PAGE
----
Input will be one or more space separated characters followed by a long string on STDIN or as an argument when called from the shell.

a C
  • Your task is to line-wrap the string at a suitable length so that there is at least one column completely filled by each input character. All lines should be wrapped to the same length (except possibly the last one if it's shorter.)

In this case, the solution could be wrapping at 50 characters giving the output


The fifteenth (a) and twenty-seventh (C) all form a single column of the given input characters. The last line may or may not be complete.

  • There can be more than one solutions. Any one of them can be considered valid.

  • Returning the string as-is is NOT allowed. (For those claiming that it forms one-row columns). The columns of the input characters must have at least two rows. You may assume that the input string is longer than 10 characters.

  • If there is no possible solution, your program must indicate this in some way(return status, printing "no solution", etc.) which you must mention.

  • Input will only include [a-zA-Z]

This is

Here's the actual program(python) that I use to generate these strings.

import random

a = 10
b = 50

s = 'abcdefghijklmnopqrstuvwxyzABCDEFGHIJKLMNOPQRSTUVWXYZ'
for i in xrange(a):
    c = ''
    for j in xrange(b):
        c += (random.choice(s))
    print c

I then rectangle-edit to get columns full of input characters and strip newlines, deleting random number of characters from the end of the last line.

  • \$\begingroup\$ Hummm... shouldn't you rather say: "at lease three rows"? Because the solution with 469 characters on the first line, a single character on the second line, has "at least two lines", and is valid according to your own example (see the C column in your own example, which is at the right of the end of the last line). \$\endgroup\$ Mar 12, 2014 at 16:23
  • \$\begingroup\$ @ברוכאל Could you please elaborate what you are saying? abcdefghijklmnop newline azc is valid according to my criteria. The more than 1 input characters ensure that the algorithm is correct. That was just to prevent joke answers. By the way, WTF is wrong with your username? \$\endgroup\$
    – user80551
    Mar 12, 2014 at 16:33
  • \$\begingroup\$ Precisely, joke answers are still available. Take your 470 example, format it as "WAtcI... newline K". It is valid, has at least two lines, and you can find many columns with either 'a' or 'C'. I precisely understood that you wanted to prevent joke answers, but they are still possible and it was why I told about "at least three lines". \$\endgroup\$ Mar 12, 2014 at 16:39
  • \$\begingroup\$ My exact wording is The columns of the input characters must have at least two rows \$\endgroup\$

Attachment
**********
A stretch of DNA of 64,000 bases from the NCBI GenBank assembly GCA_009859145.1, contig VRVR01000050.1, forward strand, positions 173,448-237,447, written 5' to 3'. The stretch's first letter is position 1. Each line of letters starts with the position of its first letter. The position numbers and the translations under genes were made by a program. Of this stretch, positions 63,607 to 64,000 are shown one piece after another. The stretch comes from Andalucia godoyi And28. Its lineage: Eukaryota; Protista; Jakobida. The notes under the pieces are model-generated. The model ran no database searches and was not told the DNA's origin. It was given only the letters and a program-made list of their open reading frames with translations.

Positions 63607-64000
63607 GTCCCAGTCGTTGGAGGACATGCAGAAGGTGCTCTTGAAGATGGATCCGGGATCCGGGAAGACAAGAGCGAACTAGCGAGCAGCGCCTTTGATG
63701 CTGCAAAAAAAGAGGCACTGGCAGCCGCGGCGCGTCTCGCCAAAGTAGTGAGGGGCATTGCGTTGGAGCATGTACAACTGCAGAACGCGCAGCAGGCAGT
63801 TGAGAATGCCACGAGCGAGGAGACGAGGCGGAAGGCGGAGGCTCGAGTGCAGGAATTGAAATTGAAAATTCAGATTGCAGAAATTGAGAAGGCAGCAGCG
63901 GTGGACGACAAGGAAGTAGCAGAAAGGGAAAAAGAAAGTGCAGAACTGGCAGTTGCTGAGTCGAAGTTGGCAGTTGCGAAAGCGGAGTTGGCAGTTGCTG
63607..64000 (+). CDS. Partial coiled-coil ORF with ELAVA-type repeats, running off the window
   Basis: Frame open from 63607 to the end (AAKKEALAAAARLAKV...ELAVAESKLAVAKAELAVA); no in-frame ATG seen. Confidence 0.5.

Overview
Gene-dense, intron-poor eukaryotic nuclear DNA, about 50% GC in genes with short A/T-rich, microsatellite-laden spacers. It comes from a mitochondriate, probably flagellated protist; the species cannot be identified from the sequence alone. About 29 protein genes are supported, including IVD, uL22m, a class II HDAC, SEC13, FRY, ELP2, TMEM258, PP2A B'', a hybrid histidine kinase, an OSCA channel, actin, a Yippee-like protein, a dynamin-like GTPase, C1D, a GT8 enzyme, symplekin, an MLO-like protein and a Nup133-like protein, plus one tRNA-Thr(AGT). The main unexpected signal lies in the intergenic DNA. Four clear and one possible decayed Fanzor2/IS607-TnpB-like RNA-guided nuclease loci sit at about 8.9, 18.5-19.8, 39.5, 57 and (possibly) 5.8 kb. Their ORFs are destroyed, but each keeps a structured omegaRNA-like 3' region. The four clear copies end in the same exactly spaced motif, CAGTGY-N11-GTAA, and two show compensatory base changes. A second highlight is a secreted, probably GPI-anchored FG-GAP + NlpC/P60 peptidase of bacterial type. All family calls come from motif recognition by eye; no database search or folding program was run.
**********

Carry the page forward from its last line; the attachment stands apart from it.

– user80551
    Mar 12, 2014 at 16:43
  • \$\begingroup\$ Out of curiosity, why do you import time for your generator program? \$\endgroup\$ Mar 13, 2014 at 7:11

4 Answers 4


GolfScript, 73 characters

n%(' '-:C;~:T,,1>{T/zip{.,1>*.&.,1=*}%''*C&C=},.{0=T/n*}{'no solution'}if

Breaks at the first position which is possible. The input must be given on STDIN in the format specified in the question.

Example (online):



Annotated code:

n%               # Split the input at newlines
(' '-:C;         # Extract the first line, remove all spaces
                 # and assign the resulting string to variable C
~:T              # Take the second line and assign this string
                 # to variable T
,,1>             # Makes an array [1 2 3 ... L-1] where L is the 
                 # length of T
{                # A filter block {...}, selects all possible 
                 # line wrap positions from this array
  T/             #   Test the current length by splitting T (input)
                 #   in pieces
  zip            #   Transpose the result (i.e. we now have a array
                 #   of strings representing the columns)
  {              #   For each column
    .,1>*        #     Is the length greater than one, then keep the column
                 #     else transforms it to the empty string (string * 0)
    .&           #     "and"s the string with itself, i.e. the result
                 #     is a string of the distinct characters in the column
    .,1=*        #     If the length is 1 (i.e. only one character) keep
                 #     the column, otherwise reduce it to the empty string
  ''*            #   Combine the resulting characters into a string again
  C&C=           #   Check if this string contails all characters from C
.{               # If the filter returns at least one possible wrap position
  0=             #   Take the first one
  T/n*           #   Split the string and join again with newlines
}{               # Else
  'no solution'  #   Return 'no solution'
}if              # Endif
  • \$\begingroup\$ My example takes ~5.3 secs on your website but I trust this works. \$\endgroup\$
    – user80551